The final qualifier is meaningless for both sides with Germany already confirmed as Group C winners while second-placed Sweden face a two-legged play-off in November in order to claim their Brazil berth.
Erik Hamren’s Sweden are chasing a confidence-boosting win while the Germans have a score to settle, after throwing away a four-goal lead as last October’s World Cup qualifier in Berlin ended 4-4.
Swedish superstar striker Zlatan Ibrahimovic, who is suspended this time, sparked a stunning second-half fight-back from 4-0 down in the German capital before the Swedes’ scored a 93rd-minute equalizer.
The draw proved to be the only points dropped so far in Germany’s qualifying games for Brazil and Joachim Löw’s team are chasing their ninth win from 10 matches on Tuesday.
Their 3-0 win over Republic of Ireland in Cologne last Friday secured Germany’s World Cup place, while Sweden beat Austria 2-1 to confirm second place.
“We’re happy to qualify but we definitely have a score to settle against Sweden,” said German coach Löw, whose side lead the series with 14 wins from 35 games compared to the Swedes’ 12 victories, with nine draws.
“I might switch things up but we want to win in Sweden.”
Chelsea winger Andre Schürrle, who scored Germany’s second goal against Ireland, said the visitors are highly motivated.
“There is still a score to settle, we want to win the game, even if the ticket for Brazil has already been decided,” said the 22-year-old.
Having last lost neither a World Cup or a European Championships qualifier in October 2007, Germany are looking to extend their unbeaten run to 32 qualification matches.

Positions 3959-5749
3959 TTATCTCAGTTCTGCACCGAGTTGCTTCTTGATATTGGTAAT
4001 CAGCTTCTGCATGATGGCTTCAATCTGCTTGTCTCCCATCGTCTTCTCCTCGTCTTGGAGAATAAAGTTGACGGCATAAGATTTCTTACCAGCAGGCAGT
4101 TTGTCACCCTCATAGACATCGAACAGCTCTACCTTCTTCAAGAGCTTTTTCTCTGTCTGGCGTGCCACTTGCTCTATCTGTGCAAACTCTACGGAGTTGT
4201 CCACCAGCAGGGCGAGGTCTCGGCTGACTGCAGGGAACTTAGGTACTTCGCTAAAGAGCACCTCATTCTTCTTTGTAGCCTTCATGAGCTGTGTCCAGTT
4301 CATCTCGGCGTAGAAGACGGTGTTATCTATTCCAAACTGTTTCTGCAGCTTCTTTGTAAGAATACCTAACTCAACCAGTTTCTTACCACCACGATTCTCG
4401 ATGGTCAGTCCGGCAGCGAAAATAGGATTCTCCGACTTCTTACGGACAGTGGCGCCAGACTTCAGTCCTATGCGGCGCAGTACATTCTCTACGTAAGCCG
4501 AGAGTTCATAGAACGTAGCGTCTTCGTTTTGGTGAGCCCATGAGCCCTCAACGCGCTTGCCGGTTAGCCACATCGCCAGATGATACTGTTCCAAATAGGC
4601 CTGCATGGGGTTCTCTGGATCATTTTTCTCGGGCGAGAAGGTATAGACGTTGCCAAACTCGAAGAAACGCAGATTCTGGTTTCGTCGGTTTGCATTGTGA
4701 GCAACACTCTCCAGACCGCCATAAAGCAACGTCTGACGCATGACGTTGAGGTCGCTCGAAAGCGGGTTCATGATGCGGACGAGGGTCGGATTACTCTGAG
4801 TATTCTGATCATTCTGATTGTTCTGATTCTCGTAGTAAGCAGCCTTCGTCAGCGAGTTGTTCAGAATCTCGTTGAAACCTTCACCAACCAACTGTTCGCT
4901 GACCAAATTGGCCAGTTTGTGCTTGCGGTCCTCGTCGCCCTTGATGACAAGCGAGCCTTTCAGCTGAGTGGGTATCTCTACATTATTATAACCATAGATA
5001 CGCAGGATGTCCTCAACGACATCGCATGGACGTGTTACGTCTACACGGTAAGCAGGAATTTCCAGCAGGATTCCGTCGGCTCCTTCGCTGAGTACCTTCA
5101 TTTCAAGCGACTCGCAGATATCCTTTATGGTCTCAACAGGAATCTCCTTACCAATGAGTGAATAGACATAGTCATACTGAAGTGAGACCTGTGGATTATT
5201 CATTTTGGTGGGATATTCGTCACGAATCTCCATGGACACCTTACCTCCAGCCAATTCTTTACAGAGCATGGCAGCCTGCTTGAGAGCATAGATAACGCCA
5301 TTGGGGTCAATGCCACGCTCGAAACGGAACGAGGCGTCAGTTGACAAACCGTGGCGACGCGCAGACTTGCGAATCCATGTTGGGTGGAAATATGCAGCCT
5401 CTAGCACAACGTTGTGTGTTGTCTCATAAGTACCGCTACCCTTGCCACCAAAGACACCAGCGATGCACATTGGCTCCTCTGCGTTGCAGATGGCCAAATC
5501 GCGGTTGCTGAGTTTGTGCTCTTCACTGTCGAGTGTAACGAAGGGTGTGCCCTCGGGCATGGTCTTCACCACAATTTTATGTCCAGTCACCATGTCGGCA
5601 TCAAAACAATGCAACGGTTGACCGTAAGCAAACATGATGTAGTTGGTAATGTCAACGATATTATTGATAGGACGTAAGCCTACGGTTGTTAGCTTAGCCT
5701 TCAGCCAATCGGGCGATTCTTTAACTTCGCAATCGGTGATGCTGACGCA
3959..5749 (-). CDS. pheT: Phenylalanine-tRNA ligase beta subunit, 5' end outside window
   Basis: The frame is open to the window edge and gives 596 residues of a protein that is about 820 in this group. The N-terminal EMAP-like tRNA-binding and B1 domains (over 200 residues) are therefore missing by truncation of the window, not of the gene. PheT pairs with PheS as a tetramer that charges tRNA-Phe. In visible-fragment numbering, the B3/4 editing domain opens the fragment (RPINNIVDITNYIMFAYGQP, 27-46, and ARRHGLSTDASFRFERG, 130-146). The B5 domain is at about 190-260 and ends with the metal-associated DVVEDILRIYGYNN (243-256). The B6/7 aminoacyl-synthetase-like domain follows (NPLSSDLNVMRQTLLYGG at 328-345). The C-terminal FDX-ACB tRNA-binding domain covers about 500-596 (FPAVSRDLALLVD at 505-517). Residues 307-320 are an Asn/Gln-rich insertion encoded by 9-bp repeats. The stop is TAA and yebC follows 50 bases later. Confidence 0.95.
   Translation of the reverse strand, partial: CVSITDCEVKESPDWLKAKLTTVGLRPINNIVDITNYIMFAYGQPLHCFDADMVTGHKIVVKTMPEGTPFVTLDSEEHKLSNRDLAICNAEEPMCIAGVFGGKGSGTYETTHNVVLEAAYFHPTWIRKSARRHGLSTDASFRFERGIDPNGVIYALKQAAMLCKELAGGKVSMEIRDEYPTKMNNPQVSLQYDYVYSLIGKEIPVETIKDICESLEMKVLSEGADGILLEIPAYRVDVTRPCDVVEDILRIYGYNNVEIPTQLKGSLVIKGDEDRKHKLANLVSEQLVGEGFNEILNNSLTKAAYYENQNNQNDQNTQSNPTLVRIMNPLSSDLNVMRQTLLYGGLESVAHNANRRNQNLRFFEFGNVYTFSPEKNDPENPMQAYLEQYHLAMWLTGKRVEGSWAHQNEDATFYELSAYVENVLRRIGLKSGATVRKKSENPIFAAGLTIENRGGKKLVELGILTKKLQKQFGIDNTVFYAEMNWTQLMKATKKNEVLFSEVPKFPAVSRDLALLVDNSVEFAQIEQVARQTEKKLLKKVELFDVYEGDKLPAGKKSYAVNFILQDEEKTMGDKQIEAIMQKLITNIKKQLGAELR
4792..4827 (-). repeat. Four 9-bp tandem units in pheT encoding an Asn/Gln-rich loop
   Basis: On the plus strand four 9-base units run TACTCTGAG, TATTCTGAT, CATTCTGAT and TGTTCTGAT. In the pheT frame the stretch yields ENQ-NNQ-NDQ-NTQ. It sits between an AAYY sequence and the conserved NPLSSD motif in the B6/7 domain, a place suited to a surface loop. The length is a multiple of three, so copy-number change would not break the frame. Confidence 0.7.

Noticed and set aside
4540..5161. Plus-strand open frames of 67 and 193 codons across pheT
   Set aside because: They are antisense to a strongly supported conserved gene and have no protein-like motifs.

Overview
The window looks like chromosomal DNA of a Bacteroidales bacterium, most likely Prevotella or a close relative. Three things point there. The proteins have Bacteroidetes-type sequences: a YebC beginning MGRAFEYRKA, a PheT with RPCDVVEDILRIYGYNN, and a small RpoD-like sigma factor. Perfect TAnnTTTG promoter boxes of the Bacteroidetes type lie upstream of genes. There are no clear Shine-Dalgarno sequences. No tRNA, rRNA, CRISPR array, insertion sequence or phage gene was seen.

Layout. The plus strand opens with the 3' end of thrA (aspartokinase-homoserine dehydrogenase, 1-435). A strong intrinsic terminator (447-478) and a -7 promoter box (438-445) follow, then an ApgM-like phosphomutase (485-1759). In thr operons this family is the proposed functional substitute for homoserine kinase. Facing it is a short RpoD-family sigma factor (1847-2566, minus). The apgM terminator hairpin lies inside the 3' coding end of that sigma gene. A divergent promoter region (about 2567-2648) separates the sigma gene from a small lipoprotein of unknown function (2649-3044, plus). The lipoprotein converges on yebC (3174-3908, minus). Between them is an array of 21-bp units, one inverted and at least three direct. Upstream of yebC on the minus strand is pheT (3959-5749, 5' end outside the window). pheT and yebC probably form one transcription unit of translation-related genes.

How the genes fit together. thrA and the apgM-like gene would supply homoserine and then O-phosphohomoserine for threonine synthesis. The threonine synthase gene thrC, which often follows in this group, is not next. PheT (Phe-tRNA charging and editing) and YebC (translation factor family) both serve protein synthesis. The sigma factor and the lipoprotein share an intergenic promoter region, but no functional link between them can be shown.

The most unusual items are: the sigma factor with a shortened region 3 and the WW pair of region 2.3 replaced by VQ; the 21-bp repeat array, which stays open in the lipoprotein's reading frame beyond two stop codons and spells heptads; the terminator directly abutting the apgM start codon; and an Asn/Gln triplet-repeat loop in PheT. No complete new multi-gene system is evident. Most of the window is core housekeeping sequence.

If Sweden are to end that run, they will have to do so without Ibrahimovic after the 32-year-old picked up a yellow card in Friday’s win over Austria in Solna.
The Paris St Germain star produced the crucial winner with the match edging
towards a 1-1 draw when he brilliantly brought down a long ball and slotted
home a left-footed shot in 86th minute.
“It’s a little bit unlucky for us as we need him especially as we may need to take some points off Germany so we can get another team in the play-off,” striker Johan Elmander told Eurosport.
Team-mate Anders Svensson said Sweden would cope without their talisman but that his influence will be missed.
“We’ve been successful without him before but obviously he’s a player with so much quality that he can win games on his own. We will miss him against Germany but hopefully we can win anyway.”
Sweden have already qualified for the play-offs but victory against Germany would improve their chances to secure one of the best runner-up spots and potentially give them an easier opponent in the play-offs.
The Swedes have won their last five games but will come up against a German side undefeated in World Cup qualifiers since their 1-5 thrashing by England back in 2001 who were then managed by Sven-Göran Eriksson.